I guarantee you if some weirdo is following me in the rain, in the dark, I'm going to use whatever means I can to protect myself. I'm not going to wait for him to jump me, I'm going to scratch and claw, use my keys, whatever I have to do to get this guy to realize he's chosen the wrong person to follow! Trayvon did NOTHING wrong! GZ should have NEVER gotten out of his damn car. It's Neighborhood WATCH, not Neighborhood Pursue and Provoke. It doesn't make me feel one bit sorry for GZ that he will have to look over his shoulder for the rest of his life wondering when that guy behind him is going to pounce. That's what he did to Trayvon and now it's his turn to see what it feels like! Get good and used to it George!
Or... you could call the cops and tell them you are being followed as you go to a convenient safe place, like the one just around the corner where you are staying. By initiating violent contact with your follower, YOU are breaking the law, and escalating the "following" to a death battle, which, dependent upon the skills and armament of the person you attack, might result in your death. Both participants in this incident made bad decisions. I agree with the president that the death was unnecessary. Of course I agree with your using "whatever means you can to protect yourself", if you have no choice. In Trayvon's case, he had options.
What I'm not understanding is people's emotional attachment to a verdict in this case in stark contrast to the evidence. Zimmerman had a legal right, if not a commitment, to report people he did not know acting suspiciously in the neighborhood. He thought malingering in the rain was suspicious. He had a right to follow to ascertain the location of the person he'd reported. He had a right to carry a gun. Since he'd been responsible for the arrest of several people committing crimes in the neighborhood, that's a reasonable precaution. He had a right, when attacked, to defend himself. He had a right, when feeling that his life was threatened, to use deadly force.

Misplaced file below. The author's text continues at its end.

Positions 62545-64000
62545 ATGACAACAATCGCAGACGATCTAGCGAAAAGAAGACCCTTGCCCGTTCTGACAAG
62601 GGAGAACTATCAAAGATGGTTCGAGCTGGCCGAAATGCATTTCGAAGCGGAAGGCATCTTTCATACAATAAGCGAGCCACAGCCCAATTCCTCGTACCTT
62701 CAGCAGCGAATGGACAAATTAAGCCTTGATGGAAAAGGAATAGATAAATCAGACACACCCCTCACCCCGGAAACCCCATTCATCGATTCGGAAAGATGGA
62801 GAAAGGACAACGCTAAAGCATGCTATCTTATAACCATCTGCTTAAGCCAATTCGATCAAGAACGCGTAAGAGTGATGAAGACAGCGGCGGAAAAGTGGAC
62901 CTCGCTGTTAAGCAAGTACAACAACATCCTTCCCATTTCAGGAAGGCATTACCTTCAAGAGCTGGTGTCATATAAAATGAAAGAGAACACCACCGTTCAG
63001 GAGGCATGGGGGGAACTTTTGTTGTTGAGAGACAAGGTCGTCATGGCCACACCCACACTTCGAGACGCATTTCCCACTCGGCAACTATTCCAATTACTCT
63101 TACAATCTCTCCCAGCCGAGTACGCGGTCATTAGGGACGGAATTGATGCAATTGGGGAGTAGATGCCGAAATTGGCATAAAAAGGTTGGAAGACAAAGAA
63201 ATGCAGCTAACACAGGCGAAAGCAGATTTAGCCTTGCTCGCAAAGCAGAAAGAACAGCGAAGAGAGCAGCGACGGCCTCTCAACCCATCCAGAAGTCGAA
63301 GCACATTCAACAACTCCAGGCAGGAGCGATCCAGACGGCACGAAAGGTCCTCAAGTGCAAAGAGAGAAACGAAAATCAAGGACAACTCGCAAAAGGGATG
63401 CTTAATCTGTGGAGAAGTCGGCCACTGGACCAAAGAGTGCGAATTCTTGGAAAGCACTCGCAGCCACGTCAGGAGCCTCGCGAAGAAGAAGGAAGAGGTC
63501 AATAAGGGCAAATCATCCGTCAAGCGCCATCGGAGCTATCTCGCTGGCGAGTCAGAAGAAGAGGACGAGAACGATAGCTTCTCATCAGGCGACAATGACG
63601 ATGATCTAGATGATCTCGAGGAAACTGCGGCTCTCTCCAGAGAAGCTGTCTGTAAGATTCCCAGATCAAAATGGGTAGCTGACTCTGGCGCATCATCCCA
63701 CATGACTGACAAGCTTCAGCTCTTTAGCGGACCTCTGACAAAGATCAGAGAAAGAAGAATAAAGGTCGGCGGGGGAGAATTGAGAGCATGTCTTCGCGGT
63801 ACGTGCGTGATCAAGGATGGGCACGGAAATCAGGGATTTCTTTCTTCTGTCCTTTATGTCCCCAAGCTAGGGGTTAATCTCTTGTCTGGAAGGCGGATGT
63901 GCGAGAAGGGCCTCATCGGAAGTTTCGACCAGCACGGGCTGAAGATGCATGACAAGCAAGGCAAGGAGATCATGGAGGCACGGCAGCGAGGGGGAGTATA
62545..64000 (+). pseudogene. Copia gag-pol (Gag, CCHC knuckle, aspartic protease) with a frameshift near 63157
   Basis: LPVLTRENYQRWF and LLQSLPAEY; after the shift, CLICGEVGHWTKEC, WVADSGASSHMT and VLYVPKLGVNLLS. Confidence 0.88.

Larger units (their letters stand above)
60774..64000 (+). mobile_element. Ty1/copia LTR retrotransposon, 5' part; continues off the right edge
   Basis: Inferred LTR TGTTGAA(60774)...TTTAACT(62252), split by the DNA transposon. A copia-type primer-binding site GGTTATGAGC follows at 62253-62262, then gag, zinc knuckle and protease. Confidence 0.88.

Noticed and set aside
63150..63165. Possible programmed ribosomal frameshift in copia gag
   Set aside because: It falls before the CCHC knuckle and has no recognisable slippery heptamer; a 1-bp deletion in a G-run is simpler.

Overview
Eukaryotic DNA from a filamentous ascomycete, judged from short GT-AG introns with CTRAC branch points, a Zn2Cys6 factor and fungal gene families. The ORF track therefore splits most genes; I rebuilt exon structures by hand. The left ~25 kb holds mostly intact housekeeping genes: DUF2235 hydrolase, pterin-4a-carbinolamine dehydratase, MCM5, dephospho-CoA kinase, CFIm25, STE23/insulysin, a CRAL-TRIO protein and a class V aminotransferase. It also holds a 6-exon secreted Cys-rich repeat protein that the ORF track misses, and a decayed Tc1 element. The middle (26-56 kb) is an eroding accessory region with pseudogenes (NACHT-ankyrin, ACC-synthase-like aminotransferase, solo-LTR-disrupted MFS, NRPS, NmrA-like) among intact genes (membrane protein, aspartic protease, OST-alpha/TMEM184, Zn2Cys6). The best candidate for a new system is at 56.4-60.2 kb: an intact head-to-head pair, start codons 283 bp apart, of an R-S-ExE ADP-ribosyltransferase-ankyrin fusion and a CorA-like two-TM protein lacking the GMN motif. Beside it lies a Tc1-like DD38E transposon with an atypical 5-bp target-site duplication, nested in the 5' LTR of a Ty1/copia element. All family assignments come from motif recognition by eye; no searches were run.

The police did not charge him for a reason. They could not prove he broke any laws, and not for lack of trying. He willingly gave and passed three lie detector tests. The timeline supported his story. His injuries supported his story. Witnesses provided little clarity. Forensics backed him up.
Only when the media cherry-picked info to create a sensation (deny it?) did the public attach themselves to what they imagined had taken place. The police chief lost his job and the district attorney were replaced, not for mishandling the case based on evidence, but because a lynch mob wave of public opinion demanded it.
No grand jury decided if the case should have been brought. The appointed special prosecutor explained after the trial that they knew a conviction would be very difficult, but that they saw their job as making sure George and Trayvon got their day in court. "We did that." It's my opinion, for what it's worth, that the trial was staged to get the real evidence in the case to the public in order to dim some of the hype. And yet here we are, with people who obviously didn't pay attention to the trial still screaming for justice, and racial agendas still being exploited though the case didn't involve any.
The media duped us pretrial, and most are still allowing it. The presentation of Trayvon as an innocent child was false. The reasons he was suspended from school were hidden. There is no evidence George is a racist. Trayvon used the only racist terms in the incident when describing his follower to his girlfriend. George's injuries were ignored. Voice "experts", willing for the press to testify whose voice was yelling for help, disappeared for the trial. Partial text was "picked" from the 911 calls to implicate George as a profiler, when he was actually answering questions from the dispatcher about the person he was reporting. The prosecution's final argument was widely distributed, while the defense barely got any media exposure.
And now that the verdict is in, all we are seeing is the negative response to it. Admittedly, I'm not watching FOX or MSNBC, but the mainstream folks and the browser news are mostly still pumping racial tension. The image I'm seeing a lot reverses the skin color of Trayvon and George (still using that picture of Trayvon from when he was twelve), asking if the outcome would have been different. And while we can't know, I believe nothing would have changed, except perhaps the amount of attention the case received.
Some black leaders are recommending boycotting Florida because of stand your ground laws, even though that law played no part in the case, and a boycott would hurt the poor and minorities as much (probably more) as Anglos who believe in Stand Your Ground.